flanking the courthouse entrance steps
Thomas Jefferson (1914) by Karl Bitter
flanking the courthouse entrance steps
The Cuyahoga County Courthouse from the lake side (4/23/2016)
Oliver Hazard Perry Monument (1860,
built for Public Square)
The monument has moved several times: in 1892 it was put in storage when it was replaced by the Soldiers' and Sailors' Monument in Public Square, and in 1894 it was placed in Wade Park, then in 1913 it moved to Gordon Park, and finally in 1991 to Fort Huntington Park. The original statue by William Walcutt was re-cast in 1929, and the original sent to Perrysburg, OH. This statue is one of two copies, and the second copy is at the Statehouse in Providence, RI.
Prosecutor (1957-1991) John T Corrigan Memorial
(2004, by Milano Monuments) in Fort Huntington Park
Jesse Owens (1982) by William McVey,
in Fort Huntington Park
The family of Jesse Owens moved to Cleveland from Alabama when he was nine years old. He attended East Technical High School and tied the 100-yard dash world record when he was a senior. He went on to excel in track and field at Ohio State University, where he set three world records and tied his own record in the 100-yard dash. He may be best remembered for participating in the 1936 Olympic Games in Berlin, winning four gold medals and thus discrediting Hitler's theory on the master race.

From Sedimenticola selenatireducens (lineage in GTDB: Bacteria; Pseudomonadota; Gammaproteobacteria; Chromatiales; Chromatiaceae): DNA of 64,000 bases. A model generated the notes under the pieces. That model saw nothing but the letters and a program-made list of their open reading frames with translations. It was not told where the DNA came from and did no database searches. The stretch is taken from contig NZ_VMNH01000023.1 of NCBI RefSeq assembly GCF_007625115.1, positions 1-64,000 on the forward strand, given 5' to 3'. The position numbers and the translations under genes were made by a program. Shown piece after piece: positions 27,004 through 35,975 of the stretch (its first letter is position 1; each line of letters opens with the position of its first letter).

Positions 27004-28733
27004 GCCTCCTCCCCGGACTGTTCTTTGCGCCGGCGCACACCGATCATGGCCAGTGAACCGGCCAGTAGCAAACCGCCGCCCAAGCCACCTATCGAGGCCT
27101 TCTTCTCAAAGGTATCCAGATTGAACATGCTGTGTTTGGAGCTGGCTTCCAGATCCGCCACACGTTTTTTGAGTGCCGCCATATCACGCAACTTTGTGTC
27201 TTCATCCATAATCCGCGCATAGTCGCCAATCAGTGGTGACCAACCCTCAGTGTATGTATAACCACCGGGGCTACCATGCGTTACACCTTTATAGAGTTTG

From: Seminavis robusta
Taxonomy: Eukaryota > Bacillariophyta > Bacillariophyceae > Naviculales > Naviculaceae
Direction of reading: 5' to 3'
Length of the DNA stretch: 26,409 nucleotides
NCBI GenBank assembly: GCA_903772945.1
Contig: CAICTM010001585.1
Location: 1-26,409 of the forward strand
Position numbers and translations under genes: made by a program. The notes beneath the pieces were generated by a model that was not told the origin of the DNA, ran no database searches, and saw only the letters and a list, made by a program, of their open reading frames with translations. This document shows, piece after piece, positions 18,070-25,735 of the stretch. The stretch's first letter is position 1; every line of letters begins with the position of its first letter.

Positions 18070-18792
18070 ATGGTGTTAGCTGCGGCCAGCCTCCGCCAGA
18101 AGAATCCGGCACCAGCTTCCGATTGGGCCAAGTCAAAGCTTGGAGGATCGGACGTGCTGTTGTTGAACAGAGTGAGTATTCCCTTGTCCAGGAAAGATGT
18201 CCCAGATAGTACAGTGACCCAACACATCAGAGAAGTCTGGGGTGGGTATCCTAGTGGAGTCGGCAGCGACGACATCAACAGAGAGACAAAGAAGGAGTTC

Bertsch Building (1903, built as Wohl's
Hungarian Building that had a Hungarian restaurant),
later it was named the Lawyers Building
as it is located across from Cuyahoga County Jail
Quicken Loans Arena (1991-1994 as Gund Arena,
renamed when Quicken Loans owner bought into the NBA
Cleveland Cavaliers in 2005 and renovated the arena)